Archive | March, 2011

More Ritual, More Drama Principle

31 Mar

More observations from solo games..

I noticed the Principle of Immersive Actions at work: doing something during the game (writing, rolling, sketching, etc..) anchors moments of fiction in your memory and your emotions.  If you don’t do it the experience feels somehow muddled.  You don’t recall the scene, you don’t care about it, and you feel generally detached from the fiction.

The More Ritual, More Drama Principle states: the more ritual actions and crunch you perform, the more the fiction becomes detailed, with twists and turns, despair, recovery and elation.

I noticed this several time.  If a conflict can be resolved with a single action, it gets done quickly and you associate it only to a short piece of fiction in your mind.  If the conflict is multi-roll and calls for some decision making in the middle (use hero points, change action type, escape, etc) then your mind will automatically start building a narrative around it.  I find this is interesting, as it is somehow counter-intuitive and goes against the trend in minimising the crunch in story-games.

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Principle of Immersive Action

31 Mar


courtesy of th5 at deviantart

In the past 6 months I have been experimenting with solo story-game techniques, and I was happy to see the story-games community also moving in that direction with the RPG Solitaire Challenge.

These are some notes on what I saw working for me.  They might apply only to me, but I’ll state them as principles, making it easier to quote them and challenge them.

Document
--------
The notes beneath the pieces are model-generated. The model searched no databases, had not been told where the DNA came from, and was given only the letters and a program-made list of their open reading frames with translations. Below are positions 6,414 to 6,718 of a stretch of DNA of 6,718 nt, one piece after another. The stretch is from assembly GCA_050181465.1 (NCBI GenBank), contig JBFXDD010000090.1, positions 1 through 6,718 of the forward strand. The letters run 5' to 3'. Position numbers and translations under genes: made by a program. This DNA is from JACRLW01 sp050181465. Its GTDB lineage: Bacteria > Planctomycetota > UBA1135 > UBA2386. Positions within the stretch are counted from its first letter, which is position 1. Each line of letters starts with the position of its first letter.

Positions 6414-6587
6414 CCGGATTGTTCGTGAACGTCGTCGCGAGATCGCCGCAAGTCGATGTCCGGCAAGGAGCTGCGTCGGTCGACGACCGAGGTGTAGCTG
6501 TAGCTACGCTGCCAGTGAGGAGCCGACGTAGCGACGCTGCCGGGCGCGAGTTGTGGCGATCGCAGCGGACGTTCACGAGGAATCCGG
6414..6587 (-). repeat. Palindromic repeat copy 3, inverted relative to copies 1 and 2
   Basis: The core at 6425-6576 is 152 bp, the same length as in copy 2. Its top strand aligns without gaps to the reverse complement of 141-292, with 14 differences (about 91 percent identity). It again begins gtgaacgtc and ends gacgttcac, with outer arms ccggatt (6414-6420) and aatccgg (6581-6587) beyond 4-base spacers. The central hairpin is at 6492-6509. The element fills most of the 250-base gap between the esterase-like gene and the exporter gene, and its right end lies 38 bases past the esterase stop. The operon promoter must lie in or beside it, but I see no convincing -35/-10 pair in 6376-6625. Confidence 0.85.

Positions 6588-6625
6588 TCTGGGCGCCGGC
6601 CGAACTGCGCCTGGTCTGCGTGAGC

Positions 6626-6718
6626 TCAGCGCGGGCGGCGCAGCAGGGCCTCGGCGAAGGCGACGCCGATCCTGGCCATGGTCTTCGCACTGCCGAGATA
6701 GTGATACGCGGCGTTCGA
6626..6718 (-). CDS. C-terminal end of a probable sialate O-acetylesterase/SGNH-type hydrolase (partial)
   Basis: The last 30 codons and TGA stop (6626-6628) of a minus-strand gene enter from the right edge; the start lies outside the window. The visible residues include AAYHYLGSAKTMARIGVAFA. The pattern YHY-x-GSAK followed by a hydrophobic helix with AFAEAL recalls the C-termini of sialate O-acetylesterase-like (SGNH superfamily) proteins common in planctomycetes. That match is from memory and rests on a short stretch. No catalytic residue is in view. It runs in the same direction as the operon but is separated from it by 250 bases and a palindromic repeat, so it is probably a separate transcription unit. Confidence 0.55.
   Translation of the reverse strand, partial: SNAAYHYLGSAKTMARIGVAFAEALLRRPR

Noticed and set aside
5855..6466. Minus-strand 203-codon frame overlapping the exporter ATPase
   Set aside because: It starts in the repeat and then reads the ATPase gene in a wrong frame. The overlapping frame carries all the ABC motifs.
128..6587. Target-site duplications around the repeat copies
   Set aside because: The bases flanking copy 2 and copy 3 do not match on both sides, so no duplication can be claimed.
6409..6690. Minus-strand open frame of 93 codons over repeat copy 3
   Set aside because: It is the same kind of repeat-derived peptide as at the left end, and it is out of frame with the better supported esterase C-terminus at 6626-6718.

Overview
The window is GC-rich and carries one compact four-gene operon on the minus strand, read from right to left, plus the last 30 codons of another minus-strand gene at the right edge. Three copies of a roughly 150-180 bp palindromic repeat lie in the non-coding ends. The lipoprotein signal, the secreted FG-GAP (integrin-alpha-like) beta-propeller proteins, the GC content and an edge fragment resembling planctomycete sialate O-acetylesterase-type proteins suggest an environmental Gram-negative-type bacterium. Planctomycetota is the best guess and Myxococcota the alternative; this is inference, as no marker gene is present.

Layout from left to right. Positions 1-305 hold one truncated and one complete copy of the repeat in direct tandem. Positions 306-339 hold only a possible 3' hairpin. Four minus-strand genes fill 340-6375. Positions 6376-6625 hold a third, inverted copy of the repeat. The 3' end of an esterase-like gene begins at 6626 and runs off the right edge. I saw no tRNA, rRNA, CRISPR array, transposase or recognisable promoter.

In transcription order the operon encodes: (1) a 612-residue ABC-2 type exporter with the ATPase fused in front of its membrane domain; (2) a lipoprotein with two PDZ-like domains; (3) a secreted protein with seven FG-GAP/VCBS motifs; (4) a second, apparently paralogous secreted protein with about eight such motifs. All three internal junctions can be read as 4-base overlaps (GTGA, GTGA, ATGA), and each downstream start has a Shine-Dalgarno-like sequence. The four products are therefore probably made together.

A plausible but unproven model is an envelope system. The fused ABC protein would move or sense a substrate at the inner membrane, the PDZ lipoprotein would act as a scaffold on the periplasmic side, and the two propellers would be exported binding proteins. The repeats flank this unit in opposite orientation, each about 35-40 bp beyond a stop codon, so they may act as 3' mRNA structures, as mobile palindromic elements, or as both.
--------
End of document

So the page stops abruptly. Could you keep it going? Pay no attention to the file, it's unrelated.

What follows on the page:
The Principle of Immersive Action states that: all the normed, explicit actions that you perform within a game, make you feel more immersed in the game and make it more real and emotionally connected to you as a player. Short, easy, obvious actions with a minimal amount of player-generated-content work better than long actions requiring creative engagement.

When playing solo games, you are often asked to imagine a situation or a dialog. Well, it doesn’t work for me.  If I am asked to write it, it works though.  If I am asked to write it in generic terms, either I don’t do it, or it doesn’t work.  If I am asked to do it within a very specific format and I don’t have to put too much imagination into it, then it works.  When I am asked to perform some ‘ritual writing’, even if it is something simple like ‘give a title to the scene’ or ‘give a one-line description of a character’, then my imagination is engaged and it fills the gaps with narrative emotional elements.  If I am asked to directly engage the imagination like in ‘write 200 words describing the character’, then it doesn’t work and it feels heavy and contrived. It feels like I am writing literature and not playing a game.

Have you played solo story games? How does it feel for you?

Lovely lovely Valencia

30 Mar

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